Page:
When I worked as an acupuncturist in NYC, I would estimate 50% of my patients were coming in for emotional disorders such as depression and anxiety–NYC is a stressful place to live for sure! I found acupuncture to be an extremely effective way to ease the symptoms of depression and anxiety, particularly when coupled with therapy and exercise.
The points I use most frequently for depression are as follows: (and remember, each individual is different and may require a unique approach):
Heart 7 (Shen Men or Spirit Gate): Located at the wrist crease, on the radial side of the flexor carpi ulnaris tendon, between the ulna and the pisiform bones.
This point is particularly effective in treating so-called ¨spirit disorders¨ such as insomnia, poor memory and irritability. The character śhen’ points to its ability to work with the heartś function of storing the spirit and itś ability to calm and regulate the spirit. In Chinese medicine, the Heart is ẗhe residence of the spirit” and when heart blood and yin are deficient, they cannot nourish the Heart. The Heartś ability to store and anchor the spirit is compromised, and the Heart loses its harmony and becomes restless.
Du 20 (Bai Hui or 100 Convergences): Located on the head, 5.0 cun directly above the midpoint of the anterior hairline. This point is at the intersection of the six yang channels of the body and the Governing Vessel. As the uppermost point on the body, Du20 represent the convergence of ¨the hundred spirits. An alternative name for this point is Guimen, Ghost Gate, reflecting its influence on emotional disorders. This point is located at the most yang point of the body and therefore affects yang energy profoundly. I use it particularly to lift deficient yang energy in cases of depression due to vacuity; many patients with depression suffer from severe and often overwhelming fatigue, and Du 20 is extremely useful in these cases. Through needling Du 20, the patient can better absorb the ënergy of heaven” just as Kidney 1 (the lowest point on the body) can ground the patient.
Pericardium 7 (Da Ling or Great Mound): Located in the middle of the wrist crease between the tendons of palmaris longus and flexor carpi radialis. I use this point when a patient is experiencing emotional distress coupled with heat signs, such as during menopause. The Pericardium channel is a Fire channel and has a strong effect on the spirit, and is useful whenever heat disturbs the spirit or Shen. It is excellent for mania as well as depressive symptoms: in ancient texts, PC7 was indicated for sadness and weeping as well as ¨ceaseless laughter” (what we consider to be mania in modern times).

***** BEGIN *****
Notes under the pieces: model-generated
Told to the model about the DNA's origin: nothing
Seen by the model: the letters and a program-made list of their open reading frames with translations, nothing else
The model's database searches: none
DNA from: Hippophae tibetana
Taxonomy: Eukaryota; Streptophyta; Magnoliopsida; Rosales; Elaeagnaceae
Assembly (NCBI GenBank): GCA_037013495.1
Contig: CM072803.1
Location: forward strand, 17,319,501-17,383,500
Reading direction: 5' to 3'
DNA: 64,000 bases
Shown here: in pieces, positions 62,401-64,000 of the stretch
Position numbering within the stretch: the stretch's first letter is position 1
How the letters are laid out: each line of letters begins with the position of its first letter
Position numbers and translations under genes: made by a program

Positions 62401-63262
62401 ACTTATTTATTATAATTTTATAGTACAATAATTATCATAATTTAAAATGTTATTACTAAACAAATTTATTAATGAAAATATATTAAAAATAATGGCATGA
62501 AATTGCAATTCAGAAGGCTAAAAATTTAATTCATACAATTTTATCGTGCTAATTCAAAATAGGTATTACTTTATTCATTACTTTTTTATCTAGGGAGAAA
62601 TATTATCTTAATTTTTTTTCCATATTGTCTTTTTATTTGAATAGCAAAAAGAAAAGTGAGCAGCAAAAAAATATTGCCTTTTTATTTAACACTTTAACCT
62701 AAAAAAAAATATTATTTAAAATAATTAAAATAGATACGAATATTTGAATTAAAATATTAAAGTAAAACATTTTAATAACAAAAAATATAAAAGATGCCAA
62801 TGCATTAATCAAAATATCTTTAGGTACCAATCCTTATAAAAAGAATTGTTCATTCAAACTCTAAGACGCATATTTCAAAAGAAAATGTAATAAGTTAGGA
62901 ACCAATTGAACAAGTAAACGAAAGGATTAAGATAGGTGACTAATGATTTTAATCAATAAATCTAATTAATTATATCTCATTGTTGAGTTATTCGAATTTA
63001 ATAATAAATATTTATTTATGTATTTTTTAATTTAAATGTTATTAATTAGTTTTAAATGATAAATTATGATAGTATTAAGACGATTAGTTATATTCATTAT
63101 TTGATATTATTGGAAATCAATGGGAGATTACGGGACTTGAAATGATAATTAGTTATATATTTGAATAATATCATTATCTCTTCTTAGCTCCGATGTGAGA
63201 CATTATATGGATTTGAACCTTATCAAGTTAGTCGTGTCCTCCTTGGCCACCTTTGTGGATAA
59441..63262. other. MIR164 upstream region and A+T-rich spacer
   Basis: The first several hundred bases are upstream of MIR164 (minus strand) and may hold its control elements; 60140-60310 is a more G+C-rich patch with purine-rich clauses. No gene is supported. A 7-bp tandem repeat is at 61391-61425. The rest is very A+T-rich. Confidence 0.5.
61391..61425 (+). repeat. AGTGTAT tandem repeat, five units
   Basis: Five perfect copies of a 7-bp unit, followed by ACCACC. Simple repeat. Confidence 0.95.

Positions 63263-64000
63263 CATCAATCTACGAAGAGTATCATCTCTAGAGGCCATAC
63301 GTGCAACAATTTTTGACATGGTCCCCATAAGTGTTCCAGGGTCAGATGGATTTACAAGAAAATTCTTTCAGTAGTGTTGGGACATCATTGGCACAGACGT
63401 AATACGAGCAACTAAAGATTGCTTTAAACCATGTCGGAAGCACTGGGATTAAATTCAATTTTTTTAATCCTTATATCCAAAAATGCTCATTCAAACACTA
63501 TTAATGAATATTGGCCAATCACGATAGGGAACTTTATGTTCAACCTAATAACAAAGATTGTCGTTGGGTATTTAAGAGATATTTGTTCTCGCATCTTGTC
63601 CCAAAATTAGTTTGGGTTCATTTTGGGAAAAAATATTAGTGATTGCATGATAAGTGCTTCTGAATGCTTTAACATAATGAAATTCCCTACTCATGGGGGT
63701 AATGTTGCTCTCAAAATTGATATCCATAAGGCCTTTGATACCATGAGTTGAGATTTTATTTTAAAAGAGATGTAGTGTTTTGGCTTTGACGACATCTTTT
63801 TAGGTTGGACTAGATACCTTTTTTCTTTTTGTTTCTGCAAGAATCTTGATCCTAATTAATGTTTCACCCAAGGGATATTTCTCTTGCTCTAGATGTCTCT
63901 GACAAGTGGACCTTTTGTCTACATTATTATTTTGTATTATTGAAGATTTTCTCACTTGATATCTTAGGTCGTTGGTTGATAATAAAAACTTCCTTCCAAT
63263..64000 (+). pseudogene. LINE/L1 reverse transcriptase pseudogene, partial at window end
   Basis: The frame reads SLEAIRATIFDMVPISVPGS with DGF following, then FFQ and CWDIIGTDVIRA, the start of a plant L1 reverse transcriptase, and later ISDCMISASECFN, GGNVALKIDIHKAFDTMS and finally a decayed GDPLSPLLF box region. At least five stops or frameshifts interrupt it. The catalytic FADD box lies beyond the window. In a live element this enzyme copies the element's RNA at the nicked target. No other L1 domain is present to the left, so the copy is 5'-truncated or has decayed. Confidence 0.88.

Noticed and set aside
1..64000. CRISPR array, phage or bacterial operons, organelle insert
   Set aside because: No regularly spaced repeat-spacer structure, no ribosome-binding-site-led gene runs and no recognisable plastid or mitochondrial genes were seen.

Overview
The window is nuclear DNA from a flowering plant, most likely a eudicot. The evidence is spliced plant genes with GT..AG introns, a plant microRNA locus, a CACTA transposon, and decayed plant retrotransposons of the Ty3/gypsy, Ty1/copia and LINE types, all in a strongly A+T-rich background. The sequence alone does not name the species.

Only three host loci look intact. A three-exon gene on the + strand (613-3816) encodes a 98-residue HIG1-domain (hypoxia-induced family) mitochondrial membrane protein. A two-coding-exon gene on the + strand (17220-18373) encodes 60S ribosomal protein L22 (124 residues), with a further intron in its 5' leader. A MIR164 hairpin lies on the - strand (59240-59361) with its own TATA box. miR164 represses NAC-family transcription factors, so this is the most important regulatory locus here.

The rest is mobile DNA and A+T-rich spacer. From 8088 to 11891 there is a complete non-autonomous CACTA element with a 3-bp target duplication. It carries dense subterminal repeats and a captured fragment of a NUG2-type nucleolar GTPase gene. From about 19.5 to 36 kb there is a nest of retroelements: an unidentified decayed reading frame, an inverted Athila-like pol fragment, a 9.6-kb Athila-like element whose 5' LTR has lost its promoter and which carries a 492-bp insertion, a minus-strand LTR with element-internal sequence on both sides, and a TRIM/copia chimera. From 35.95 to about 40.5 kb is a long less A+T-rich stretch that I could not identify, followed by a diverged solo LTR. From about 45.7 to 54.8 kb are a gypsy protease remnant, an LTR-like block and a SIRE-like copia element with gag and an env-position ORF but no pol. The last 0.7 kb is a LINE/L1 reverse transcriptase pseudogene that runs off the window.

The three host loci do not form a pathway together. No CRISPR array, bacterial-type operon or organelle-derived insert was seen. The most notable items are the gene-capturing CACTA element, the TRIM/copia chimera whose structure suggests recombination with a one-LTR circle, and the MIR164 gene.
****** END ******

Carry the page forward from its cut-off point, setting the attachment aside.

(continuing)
Gall Bladder 40 (Mound of Ruins): located at the junction of the line drawn along the anterior and inferior borders of the lateral malleolus. I use this point when someone is experiencing irritability or anger, either as a symptom of depression or on its own. The Gall Bladder and Liver channel are paired channels in Chinese Medicine, and are responsible in part for the smooth flow of qi throughout the body. When that qi is stuck or its flow impaired, it can lead to sparks of anger or irritability, jealousy, resentment or frustration. The Liver and Gall Bladder correspond to the energy of spring, growth and decision-making, and when these channels are imbalanced, patients can experience frustration, stagnation and indecisiveness. Often these patients experience heat symptoms such as red eyes, headache, and distention or a heavy sensation in the chest.
Ear Points useful for depression and anxiety: In Chinese medicine, the ear represents a microcosm of the body as a whole, and can be helpful for almost all psycho-emotional disorders. My favorite three points are Shenmen, Point Zero and the Sympathetic point located on the inner aspect of the ear, although I often incorporate other points according to the patientś presentation.
Shenmen is a Master Point, which basically means it is among the ear points that are MOST energetically active. Its translation is Divine Gate, and it is hands-down the most important ear point for calming down a stressed out patient. Point Zero is a centering point that brings the body back into homeostatic balance. This point is useful when a patient presents with a multitude of emotional symptoms and Iḿ not sure where the best place to start is. Finally, Sympathetic point allows the body to move back into its parasympathetic mode of healing and regenerating. Interestingly, using low-level laser therapy on these points, a treatment which I recently began using in my clinic, has been showed to be remarkably effective in reducing stress level.
If you or a loved one is experiencing anxiety or depression, please contact Hillary at firstname.lastname@example.org to discuss how TCM (Traditional Chinese Medicine) may be able to help.
Sources: Grasping the Wind by Andrew Ellis, Nigel Wiseman and Ken Boss. A Manual of Acupuncture by Peter Deadman. Nourishing Destiny by Lonny Jarrett.,